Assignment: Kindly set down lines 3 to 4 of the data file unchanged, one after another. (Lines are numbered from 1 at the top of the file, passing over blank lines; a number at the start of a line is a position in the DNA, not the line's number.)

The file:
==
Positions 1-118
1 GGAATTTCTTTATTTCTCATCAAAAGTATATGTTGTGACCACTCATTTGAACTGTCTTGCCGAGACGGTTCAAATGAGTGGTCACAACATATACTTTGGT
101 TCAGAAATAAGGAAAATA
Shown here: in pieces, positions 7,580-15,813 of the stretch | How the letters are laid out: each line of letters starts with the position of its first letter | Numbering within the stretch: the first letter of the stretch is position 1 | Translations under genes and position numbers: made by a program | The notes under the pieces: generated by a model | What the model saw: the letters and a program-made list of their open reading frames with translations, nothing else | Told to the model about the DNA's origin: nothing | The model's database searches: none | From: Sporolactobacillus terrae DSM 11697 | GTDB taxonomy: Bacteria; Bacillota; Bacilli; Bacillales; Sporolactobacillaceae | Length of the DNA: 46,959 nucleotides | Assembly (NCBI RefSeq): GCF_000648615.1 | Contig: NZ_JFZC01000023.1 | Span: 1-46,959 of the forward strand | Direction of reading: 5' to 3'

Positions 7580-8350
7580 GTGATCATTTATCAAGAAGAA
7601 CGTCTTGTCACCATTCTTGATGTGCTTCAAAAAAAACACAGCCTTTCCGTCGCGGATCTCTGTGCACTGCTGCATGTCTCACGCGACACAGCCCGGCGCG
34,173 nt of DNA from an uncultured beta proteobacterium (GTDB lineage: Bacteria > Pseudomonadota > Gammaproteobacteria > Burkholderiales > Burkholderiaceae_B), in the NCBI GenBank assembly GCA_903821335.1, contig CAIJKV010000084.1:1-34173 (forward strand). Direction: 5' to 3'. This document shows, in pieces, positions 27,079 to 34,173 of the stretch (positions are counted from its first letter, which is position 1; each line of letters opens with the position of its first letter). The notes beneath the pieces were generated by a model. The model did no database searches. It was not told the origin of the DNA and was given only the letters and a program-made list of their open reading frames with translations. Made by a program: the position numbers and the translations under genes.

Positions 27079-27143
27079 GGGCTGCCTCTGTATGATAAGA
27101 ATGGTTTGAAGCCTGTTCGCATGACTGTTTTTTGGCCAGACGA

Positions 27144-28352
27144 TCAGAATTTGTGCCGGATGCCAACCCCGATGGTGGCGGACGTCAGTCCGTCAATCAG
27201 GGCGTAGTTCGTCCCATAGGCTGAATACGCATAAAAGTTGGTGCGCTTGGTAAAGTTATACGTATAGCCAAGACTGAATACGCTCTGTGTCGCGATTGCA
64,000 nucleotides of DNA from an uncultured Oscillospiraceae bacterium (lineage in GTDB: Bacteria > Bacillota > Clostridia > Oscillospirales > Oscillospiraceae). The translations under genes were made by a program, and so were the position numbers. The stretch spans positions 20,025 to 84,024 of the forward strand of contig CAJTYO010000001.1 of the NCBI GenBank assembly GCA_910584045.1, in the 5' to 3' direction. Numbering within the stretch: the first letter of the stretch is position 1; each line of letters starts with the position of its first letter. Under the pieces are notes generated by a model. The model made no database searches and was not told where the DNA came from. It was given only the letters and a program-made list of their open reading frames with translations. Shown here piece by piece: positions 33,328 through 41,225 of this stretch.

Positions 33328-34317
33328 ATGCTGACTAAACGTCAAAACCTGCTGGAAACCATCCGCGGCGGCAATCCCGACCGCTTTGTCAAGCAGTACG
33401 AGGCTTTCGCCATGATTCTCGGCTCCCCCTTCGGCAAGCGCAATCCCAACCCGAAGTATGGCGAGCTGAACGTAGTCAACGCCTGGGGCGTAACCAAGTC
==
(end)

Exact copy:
101 TCAGAAATAAGGAAAATA
Shown here: in pieces, positions 7,580-15,813 of the stretch | How the letters are laid out: each line of letters starts with the position of its first letter | Numbering within the stretch: the first letter of the stretch is position 1 | Translations under genes and position numbers: made by a program | The notes under the pieces: generated by a model | What the model saw: the letters and a program-made list of their open reading frames with translations, nothing else | Told to the model about the DNA's origin: nothing | The model's database searches: none | From: Sporolactobacillus terrae DSM 11697 | GTDB taxonomy: Bacteria; Bacillota; Bacilli; Bacillales; Sporolactobacillaceae | Length of the DNA: 46,959 nucleotides | Assembly (NCBI RefSeq): GCF_000648615.1 | Contig: NZ_JFZC01000023.1 | Span: 1-46,959 of the forward strand | Direction of reading: 5' to 3'